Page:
2016 - Band
Band Members: Joe LeValley, Don Myers,
Roger Peterson, Mark Plahn
The group Mourning Glory began in 1971 when four friends from Dayton High School in Dayton came together to share their love of rock music. The four had known each other for years and two of them - Don Myers on guitar and Joe LeValley on Drums, had played together in at least three previous groups, with other musicians from their hometown and from Fort Dodge and elsewhere. In 1971, Don and Joe were joined by Roger Peterson on Keyboards and Mark Plahn on bass.
A major factor in the group’s success was the studio they created in a small farmhouse, loaned to them by Leo Blanchet, a farmer near Dayton and the father of another high school friend. Nicknamed “The Mansion,” this little building just five minutes from town provided the group the home it needed.
Other Dayton residents also helped the group get started, with the free printing of posters, free use of an enclosed truck for traveling to performances and, perhaps most importantly, opportunities to perform.
The group’s repertoire included covers of songs from many of the biggest names in rock ‘n roll at that time, including The Beatles, The Who, Chicago, Grand Funk Railroad, The Rolling Stones, etc. However, the group also played less commonly known and often more interesting music from groups such as The Nazz, King Crimson, Humble Pie and others.
The group also played original songs written by lead guitarist and vocalist Don Myers. When Westminst’r Sound (now Junior’s Motel) recording studio opened near Otho, Mourning Glory was the first band to record there. Unfortunately the tapes, featuring Don’s song “One Way Woman,” have been lost to time.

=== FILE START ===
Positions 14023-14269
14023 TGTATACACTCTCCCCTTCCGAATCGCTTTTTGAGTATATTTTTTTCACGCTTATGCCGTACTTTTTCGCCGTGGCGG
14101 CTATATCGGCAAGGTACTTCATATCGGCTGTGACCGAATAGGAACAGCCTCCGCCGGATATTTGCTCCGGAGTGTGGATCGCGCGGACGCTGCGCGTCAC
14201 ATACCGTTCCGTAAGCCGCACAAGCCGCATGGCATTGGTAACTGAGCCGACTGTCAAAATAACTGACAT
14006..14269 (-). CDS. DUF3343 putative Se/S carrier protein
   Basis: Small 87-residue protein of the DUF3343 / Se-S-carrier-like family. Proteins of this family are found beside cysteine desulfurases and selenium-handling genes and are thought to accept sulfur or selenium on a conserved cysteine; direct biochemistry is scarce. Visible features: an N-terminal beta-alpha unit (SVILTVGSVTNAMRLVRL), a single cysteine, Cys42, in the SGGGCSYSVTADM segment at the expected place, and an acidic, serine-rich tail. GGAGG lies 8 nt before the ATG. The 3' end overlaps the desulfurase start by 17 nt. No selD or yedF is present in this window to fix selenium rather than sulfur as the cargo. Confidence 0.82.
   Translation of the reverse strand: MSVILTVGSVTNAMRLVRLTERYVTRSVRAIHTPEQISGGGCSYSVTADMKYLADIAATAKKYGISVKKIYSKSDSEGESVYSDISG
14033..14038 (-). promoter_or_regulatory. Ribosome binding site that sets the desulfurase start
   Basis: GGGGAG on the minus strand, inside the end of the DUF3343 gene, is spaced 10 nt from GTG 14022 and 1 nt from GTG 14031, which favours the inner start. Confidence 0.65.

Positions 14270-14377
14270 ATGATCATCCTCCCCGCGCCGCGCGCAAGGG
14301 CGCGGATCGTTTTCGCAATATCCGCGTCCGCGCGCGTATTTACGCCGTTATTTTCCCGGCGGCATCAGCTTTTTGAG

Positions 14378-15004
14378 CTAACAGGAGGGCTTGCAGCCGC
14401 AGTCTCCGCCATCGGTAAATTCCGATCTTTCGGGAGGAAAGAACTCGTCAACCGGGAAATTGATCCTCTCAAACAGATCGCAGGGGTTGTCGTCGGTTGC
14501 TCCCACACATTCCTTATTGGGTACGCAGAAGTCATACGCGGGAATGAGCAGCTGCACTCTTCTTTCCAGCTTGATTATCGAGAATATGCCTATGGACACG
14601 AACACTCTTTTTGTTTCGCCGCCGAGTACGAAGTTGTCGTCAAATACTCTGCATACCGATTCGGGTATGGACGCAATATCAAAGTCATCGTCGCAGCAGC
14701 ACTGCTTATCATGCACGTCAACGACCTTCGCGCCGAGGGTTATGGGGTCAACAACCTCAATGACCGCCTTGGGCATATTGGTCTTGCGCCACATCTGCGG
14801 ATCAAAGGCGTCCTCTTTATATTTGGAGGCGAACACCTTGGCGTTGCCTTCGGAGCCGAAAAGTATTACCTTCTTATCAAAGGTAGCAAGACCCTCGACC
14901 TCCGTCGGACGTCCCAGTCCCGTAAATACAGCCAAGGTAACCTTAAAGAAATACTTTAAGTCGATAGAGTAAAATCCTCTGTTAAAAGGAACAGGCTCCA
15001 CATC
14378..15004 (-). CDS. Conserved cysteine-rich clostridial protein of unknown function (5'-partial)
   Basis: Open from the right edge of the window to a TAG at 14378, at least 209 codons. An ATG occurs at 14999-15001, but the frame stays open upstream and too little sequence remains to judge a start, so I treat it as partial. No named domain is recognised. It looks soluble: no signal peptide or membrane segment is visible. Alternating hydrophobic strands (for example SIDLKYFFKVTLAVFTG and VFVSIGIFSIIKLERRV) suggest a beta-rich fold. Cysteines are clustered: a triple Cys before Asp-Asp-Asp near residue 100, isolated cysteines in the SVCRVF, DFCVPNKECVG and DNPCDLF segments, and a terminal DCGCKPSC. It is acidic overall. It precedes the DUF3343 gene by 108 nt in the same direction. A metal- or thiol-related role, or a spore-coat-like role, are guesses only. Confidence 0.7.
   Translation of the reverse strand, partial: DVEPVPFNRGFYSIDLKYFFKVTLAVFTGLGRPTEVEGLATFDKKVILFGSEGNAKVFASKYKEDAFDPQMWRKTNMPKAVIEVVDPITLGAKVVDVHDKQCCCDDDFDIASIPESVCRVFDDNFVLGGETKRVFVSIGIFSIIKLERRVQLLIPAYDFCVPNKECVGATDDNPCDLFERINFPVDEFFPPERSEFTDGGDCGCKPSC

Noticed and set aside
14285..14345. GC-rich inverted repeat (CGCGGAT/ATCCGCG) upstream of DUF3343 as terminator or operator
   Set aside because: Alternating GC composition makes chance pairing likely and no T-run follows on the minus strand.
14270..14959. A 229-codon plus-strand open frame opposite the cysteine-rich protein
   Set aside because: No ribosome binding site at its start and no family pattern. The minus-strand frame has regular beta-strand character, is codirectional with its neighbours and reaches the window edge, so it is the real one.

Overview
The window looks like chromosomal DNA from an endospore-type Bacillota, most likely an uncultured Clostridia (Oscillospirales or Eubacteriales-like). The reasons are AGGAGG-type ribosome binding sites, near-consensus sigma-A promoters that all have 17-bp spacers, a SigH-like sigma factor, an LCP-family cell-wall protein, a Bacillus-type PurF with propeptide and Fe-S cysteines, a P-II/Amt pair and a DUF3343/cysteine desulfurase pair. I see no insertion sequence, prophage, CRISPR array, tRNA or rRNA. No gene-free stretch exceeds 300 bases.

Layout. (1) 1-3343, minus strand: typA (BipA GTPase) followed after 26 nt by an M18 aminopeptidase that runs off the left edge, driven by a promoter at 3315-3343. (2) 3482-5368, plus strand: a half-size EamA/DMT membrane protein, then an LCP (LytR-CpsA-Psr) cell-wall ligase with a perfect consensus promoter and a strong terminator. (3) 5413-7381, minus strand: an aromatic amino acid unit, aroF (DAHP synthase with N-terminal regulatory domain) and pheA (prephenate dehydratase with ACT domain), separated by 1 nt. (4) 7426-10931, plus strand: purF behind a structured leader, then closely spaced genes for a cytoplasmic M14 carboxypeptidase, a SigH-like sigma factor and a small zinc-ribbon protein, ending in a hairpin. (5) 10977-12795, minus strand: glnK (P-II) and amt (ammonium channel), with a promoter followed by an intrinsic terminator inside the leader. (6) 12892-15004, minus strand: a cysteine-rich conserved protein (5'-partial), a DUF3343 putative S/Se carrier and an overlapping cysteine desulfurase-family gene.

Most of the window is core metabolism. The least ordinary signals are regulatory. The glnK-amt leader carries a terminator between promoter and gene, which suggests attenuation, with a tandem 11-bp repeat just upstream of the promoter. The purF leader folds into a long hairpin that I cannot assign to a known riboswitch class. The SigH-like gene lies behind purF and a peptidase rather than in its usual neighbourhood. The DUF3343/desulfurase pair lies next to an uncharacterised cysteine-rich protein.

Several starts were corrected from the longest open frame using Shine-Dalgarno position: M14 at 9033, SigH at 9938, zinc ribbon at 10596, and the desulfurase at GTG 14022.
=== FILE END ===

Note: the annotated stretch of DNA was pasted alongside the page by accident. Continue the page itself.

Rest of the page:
Mourning Glory was fortunate to have great relationships with booking agents from Des Moines, Cedar Falls, Mason City and Omaha. Brothers Loren and Dalton Reineking owned Continental Entertainment and frequently were the agents booking MGRB.
Tom Tatman from Cedar Falls, now owner of Catamount Studios, also was a frequent agent for the band.
Mourning Glory played 200 separate bookings during those three years - many for multiple nights. They were the first group to play the Owl’s Nest in Fort Dodge - a popular rock ‘n roll club that catered to college students. They became regulars there and at Pappy’s in Cedar Falls, and The Rendevous in Denison. They also performed at many of Iowa’s large and well-known ballrooms, such as The Roof Garden in Arnolds Park (as the opening act for Dobie Gray), the Playmour in Fort Dodge, and many others.
The band was honored with an Entertainment Operators of America citation and won the 1973 Carroll Battle of the Bands.
While performing in Mourning Glory, three of the members attended Iowa Central Community College in Fort Dodge. Joe and Roger moved on to Drake University in Des Moines after graduation.
After several months of making the 140-mile round trip back to Dayton for rehearsals several times each week, the group finally called it quits. It’s legendary “Last Chance Dance” was held in Dayton in May 1974.
In 1994, the group found its way back together - again at the request of friends from Dayton. Mourning Glory was invited to perform at the annual all-school reunion. The venue was an old opera house, then operated as a restaurant and bar called “Our Place.” The evening was a big success and the group decided to continue to get together when good opportunities arose.